A Year-Round Guide to Franklin and Nantahala

Editor’s Note: This story was originally published in 2015. I’m one of those people who secretly believe that there are undiscovered places in the world, tracts of jungle where heretofore

Rosemary and Goat Cheese Strata

Editor’s Note: This story was originally published in 2015. I’m one of those people who secretly believe that there are undiscovered places in the world, tracts of jungle where heretofore

The Five-Star Gas Station: Saxapahaw General Store

saxapahaw general store

Editor’s Note: This story was originally published in 2015.

I’m one of those people who secretly believe that there are undiscovered places in the world, tracts of jungle where heretofore thought-to-be-extinct dinosaurs roam. I believe in Bigfoot, Sasquatch, El Dorado; in caves full of gold and ancient bones and the palm-leaved pages of books bound together with the hair from an aurochs’s mane; in words written by someone whose name we will never know. Now, I believe in Saxapahaw, too.

Saxapahaw is an unincorporated hamlet a few miles down a nowhere two-lane blacktop off N.C. Highway 54, halfway between Burlington and Chapel Hill. North Carolina is full of roads like this leading to towns like this. The fields and farmhouses, the long-abandoned barns barely standing, the phantom feeling that you’re driving into a place so enveloped in its own intimate history that you’ll be immediately discovered as what you are: a foreigner, an interloper, a stranger.

Saxapahaw is not quite this. An old town, sequestered, it’s a place where people are going now in order to be strangers, at least for a little while, and some go just to be plain strange. In less than a decade, it’s gone from a settlement in danger of becoming a postapocalyptic mill town to a postmodern cultural oasis. How it came on hard times is a long and complicated story, and its resurrection isn’t easy to elucidate, either. But when you break it down to its constituent parts, the explanation can begin with a gas station and the general store attached to it.

The new Mayberry

The Saxapahaw General Store is the first thing you see when you drive into the town proper, and from the outside, it’s not the most prepossessing of places — just a low-slung brick building, architecturally inoculated against charm.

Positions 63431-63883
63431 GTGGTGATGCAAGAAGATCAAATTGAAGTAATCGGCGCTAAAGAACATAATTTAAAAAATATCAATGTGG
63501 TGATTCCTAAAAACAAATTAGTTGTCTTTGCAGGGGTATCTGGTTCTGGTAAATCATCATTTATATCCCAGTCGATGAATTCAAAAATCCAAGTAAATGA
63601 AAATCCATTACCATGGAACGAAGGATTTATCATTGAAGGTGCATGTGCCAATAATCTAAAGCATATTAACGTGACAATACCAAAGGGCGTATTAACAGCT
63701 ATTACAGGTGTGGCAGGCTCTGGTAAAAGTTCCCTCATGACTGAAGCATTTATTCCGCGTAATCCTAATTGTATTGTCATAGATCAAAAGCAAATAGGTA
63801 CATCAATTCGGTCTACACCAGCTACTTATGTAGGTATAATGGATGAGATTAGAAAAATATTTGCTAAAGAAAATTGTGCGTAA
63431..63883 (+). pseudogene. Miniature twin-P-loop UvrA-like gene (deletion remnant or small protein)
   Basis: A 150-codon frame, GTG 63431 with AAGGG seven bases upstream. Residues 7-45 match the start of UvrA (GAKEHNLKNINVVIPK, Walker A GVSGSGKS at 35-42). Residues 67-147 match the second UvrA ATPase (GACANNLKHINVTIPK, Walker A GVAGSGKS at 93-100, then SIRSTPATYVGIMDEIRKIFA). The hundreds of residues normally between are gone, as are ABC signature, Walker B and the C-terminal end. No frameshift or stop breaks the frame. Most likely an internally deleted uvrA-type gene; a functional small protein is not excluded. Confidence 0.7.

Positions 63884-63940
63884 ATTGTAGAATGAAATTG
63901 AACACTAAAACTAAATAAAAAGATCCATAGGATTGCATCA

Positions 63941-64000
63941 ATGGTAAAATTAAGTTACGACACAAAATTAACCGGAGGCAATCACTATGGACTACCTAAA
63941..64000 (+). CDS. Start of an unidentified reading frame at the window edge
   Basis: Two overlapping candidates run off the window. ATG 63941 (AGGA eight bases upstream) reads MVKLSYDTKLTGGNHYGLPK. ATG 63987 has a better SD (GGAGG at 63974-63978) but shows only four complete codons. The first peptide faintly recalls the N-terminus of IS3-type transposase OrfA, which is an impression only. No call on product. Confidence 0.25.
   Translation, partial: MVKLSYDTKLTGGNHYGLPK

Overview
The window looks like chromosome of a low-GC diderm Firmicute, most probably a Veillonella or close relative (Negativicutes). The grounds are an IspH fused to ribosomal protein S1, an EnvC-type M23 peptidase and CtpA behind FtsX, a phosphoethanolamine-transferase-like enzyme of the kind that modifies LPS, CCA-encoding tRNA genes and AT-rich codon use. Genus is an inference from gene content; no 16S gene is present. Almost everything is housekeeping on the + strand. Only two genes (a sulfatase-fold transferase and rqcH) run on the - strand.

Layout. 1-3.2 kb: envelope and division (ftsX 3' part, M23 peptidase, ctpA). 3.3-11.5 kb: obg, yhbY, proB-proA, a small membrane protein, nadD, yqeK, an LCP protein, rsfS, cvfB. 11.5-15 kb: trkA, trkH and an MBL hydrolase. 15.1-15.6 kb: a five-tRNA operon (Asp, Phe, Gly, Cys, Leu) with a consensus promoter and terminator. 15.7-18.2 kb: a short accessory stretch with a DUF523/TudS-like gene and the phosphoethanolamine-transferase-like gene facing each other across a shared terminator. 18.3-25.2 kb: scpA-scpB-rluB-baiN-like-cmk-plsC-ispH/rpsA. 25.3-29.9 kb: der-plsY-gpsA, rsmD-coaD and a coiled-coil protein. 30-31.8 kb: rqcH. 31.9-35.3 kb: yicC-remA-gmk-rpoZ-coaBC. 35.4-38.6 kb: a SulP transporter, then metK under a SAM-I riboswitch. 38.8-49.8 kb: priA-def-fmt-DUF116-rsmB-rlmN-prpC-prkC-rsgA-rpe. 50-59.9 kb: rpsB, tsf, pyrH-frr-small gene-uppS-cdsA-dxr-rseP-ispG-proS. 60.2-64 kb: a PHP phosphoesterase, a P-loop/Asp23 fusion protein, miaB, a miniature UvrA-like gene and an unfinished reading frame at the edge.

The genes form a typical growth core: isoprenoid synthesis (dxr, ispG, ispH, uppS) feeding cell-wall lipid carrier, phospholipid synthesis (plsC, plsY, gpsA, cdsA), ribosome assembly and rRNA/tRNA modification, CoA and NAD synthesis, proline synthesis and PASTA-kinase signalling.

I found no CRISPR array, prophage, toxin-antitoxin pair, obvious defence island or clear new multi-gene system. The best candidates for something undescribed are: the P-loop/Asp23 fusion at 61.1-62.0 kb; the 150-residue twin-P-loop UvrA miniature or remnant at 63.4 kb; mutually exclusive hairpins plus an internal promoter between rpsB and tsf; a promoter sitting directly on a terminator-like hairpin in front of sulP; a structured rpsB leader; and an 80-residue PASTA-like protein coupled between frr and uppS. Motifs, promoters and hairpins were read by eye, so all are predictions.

saxapahaw general storeBut inside is a different experience altogether. Here is where I could say, This is not your parents’ general store — but in fact it is your parents’ general store, or maybe even your grandparents’: It feels so fresh and real and authentic. I’m not aware of another stop-and-go/convenience store/mini-mart that sells gas, cigarettes, a goat burger, pan-seared diver scallops, kombucha tea, and organic vegetables; gets written up in The New York Times and Gourmet magazine; and sells T-shirts billing itself as “your local five-star gas station.”

Jeff Barney and Cameron Ratliff own, operate, and run the Saxapahaw General Store and have since 2008, when this little town of fewer than 2,000 began to reimagine itself. Jeff and Cameron met in 2006 in Pittsboro, where he was a butcher, and she was a baker, and of course they fell in love and were married and now have one child with another on the way. Jeff looks a little bit like Bill Murray and has that same sort of devil-may-care sardonic charm; Cameron is the more cautious of the two, the rudder, the ex-anthropology major to whom everything is an anthropological study. She looks like a young Glenn Close, and if you think it sounds like I’m casting for a television show, you’d be right, because Saxapahaw is the new Mayberry, and the general store will be the heart of the show, just as it’s the heart of the actual town.

Here is the sole building in Saxapahaw that hasn’t been completely remodeled inside and out. It’s the last retail link between the old town and the new. Old-timers can find a lot of the things they used to find here, including cigarettes and Charmin, Gatorade and Pine-Sol. But note: Right next to the Pine-Sol is Ecover (100 percent naturally derived solvents), and next to the Charmin is Seventh Generation (100 percent recycled), and next to the Gatorade is kombucha. This is why the shop plays such an important role in the new Saxapahaw: Everyone is welcome here. Some of the residents would probably like to see the cigarettes go, for instance, but others wouldn’t, and Jeff and Cameron believe that a general store, by its very nature, should serve the entire community.